New figures suggest many students will never repay the debts incurred when paying for university tuition fees.
Above: Channel 4 News presenter Cathy Newman speaks to Universities Minister David Willetts
That could leave taxpayers with a huge liability at in future decades.
But there’s also an immediate question about whether fees themselves will have to go up in the short term to provide universities with more cash.
Here’s how we got here: the coalition introduced a system to fund higher education where universities could charge a fee of up to £9,000 a year, starting in 2012.
The revenues generated by the fees would allow the government to cut the money it gave to universities each year in teaching grant.
Effectively, direct government funding was replaced by borrowed money, which helped the government cut spending as part of its austerity drive to bring down the deficit.
Students would borrow the money to pay these fees from the Student Loans Company.
Once they got a job and their income rose above a certain level (currently set at £21,000), they would start to pay back the debt, along with interest built up on the loan.
Graduates would pay nine per cent of their income above £21,000.
Any debts not paid after 30 years would be wiped out.
It was always possible that some students would never pay back all the money borrowed to pay for the tuition fees – for example, if they were unemployed for long periods of time or they ended up with a series of low paying jobs.
So the government has been modelling how many students might fall into this category.
The more students who end up in this situation, the more likely it is that there will be chunk of student debt that will never be paid off.
In that case, it will have to be covered by the taxpayer.
The latest estimate is that 45 per cent of student loans might never be repaid.
The student isn’t directly affected because in these circumstances they don’t have to pay the full cost of their tuition fees.
And the university isn’t affected because its received the money upfront.
But it does mean that the taxpayer faces an uncertain future liability.
And this is an odd consequence from a policy that was introduced partly to shift the cost of higher education from the general taxpayer (many of whom don’t go to university) onto the individual student.
The amounts involved are significant.
The Office for Budget Responsibility estimated that student loans would peak at £103bn, or 6.7 per cent of national income, at some point in the early 2030s, though they should start to fall as a share of national income after that but any shortfall will only emerge in years – possibly decades – to come.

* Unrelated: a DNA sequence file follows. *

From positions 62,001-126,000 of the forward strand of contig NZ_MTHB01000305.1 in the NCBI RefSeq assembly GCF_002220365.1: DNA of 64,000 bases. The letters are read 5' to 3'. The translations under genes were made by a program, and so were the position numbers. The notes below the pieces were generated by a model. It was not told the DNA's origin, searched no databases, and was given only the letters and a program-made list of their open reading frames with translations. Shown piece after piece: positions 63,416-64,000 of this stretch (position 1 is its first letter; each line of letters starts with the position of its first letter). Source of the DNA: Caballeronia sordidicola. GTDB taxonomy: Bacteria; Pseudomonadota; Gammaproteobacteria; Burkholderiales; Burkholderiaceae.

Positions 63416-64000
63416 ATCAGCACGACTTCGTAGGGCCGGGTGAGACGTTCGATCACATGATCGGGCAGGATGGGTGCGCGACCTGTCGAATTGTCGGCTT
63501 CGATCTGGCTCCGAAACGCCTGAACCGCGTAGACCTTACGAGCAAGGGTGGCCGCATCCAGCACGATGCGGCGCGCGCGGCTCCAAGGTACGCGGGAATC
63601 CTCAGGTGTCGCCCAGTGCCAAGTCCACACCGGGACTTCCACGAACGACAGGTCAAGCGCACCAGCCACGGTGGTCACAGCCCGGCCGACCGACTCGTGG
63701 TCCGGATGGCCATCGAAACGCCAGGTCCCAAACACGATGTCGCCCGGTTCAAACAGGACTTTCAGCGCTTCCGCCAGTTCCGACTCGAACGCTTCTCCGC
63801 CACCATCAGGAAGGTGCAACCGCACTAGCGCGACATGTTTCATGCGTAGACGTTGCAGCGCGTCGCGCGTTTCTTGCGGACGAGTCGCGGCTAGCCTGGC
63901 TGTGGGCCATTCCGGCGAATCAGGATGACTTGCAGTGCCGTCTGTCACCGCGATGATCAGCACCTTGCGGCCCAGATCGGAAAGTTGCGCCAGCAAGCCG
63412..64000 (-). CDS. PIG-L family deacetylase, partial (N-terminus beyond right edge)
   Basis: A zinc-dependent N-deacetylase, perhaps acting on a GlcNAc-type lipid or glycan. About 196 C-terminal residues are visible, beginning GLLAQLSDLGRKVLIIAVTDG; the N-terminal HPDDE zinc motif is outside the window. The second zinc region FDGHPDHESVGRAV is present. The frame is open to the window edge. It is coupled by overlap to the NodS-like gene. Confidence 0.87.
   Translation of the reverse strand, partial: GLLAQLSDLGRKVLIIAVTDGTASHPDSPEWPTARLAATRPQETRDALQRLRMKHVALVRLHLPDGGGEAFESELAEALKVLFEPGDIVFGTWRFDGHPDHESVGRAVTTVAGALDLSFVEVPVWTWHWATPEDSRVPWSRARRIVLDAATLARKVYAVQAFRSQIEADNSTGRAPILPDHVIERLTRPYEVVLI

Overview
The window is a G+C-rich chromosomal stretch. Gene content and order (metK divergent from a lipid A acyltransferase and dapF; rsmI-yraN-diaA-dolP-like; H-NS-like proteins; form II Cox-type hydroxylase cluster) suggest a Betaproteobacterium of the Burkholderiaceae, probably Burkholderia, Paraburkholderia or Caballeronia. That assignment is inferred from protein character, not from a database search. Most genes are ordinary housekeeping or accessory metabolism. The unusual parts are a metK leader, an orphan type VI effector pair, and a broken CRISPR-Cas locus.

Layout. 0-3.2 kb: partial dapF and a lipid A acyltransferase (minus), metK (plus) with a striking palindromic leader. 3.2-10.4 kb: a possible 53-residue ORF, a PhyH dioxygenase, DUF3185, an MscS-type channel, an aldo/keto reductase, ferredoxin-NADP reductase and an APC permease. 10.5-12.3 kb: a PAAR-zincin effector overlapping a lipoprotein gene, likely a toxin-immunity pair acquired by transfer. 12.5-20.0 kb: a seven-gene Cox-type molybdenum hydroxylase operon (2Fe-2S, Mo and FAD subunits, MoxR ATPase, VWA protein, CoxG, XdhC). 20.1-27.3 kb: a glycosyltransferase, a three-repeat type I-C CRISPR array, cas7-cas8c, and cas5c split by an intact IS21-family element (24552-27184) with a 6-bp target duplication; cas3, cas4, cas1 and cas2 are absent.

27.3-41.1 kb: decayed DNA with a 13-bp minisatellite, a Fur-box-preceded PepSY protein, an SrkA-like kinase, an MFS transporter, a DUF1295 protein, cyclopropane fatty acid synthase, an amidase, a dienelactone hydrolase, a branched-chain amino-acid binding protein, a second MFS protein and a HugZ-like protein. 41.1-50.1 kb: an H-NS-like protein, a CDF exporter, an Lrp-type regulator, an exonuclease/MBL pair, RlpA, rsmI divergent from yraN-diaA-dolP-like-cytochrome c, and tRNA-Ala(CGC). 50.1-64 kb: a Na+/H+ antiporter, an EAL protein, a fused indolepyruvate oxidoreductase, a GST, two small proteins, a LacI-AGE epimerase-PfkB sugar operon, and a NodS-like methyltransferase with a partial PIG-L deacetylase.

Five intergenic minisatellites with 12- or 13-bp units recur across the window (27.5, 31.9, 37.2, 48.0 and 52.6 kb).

The government argues that any modelling of how many students will pay back their debts is inevitably very imprecise and is very likely to change in the future.
But there’s a more immediate question for universities that affects their funding right now – what’s going to happen to the level of tuition fees in the next few years?
If the cap is left at £9,000, then higher education faces a slow decline in the real value of the funding they get – as inflation eats away at the fee.
It seems inevitable that at some point the fee cap will have to be raised.
The questions then are: when should it go up and by how much? One solution would be to agree a formula to set the fee – for example, by linking it to the rate of inflation.
So in the next parliament, fees might rise by two per cent a year (assuming we manage to keep to the official inflation target).
That would mean fees going up by £180 a year, reaching £9,900 by the end of the parliament.
One attraction of this system is that it takes the decision out of the hands of politicians, who might understandably shy away from raising fees at awkward moments, such as the run-up to a general election.
And the idea was put forward by Sir Christopher Snowden – who is both vice chancellor of Surrey University and head of Universities UK.
He argued last year than the £9,000 cap is “simply not sustainable”.
But the problem with this arrangement is that it locks in the £9,000 sum as the correct amount to pay for a degree.
Some believe that it is the wrong starting point because it doesn’t cover the cost of actually teaching the student.
Last year, the Vice Chancellor of the University of Oxford, Professor Andrew Hamilton, argued that the real cost of educating an undergraduate at his university was more like £16,000 a year .
If that’s correct, then raising the existing £9,000 fee in line with inflation would lock in permanently a significant under-funding of higher education.
Professor Hamilton pointed out that Oxford had proposed “a university should be able to vary tuition charges over time in order to bring them closer to the real cost of the education it was providing for its students…”.
He said it was “…increasingly inevitable that government – any government in future is going to have to evolve a more sophisticated and indeed variegated approach to the challenges of student funding.”
The government believes this is more of a problem for Oxbridge than for the main body of universities.
But it remains the case that inflation is slowly eroding the real value of the fee.
And whether the £9,000 cap is moved higher, or is raised steadily in line with inflation, students will leave university with more debt, and the universities know that this will be a hard sell for any politician.
The chief executive of Universities UK, Nicola Dandridge, says there needs to be “a cross-party consensus to develop a long term and sustainable funding system” which she wants to see before the next general election.
But with any politician able to see how toxic the Liberal Democrat promise on tuition fees proved, it will be very difficult to forge that consensus.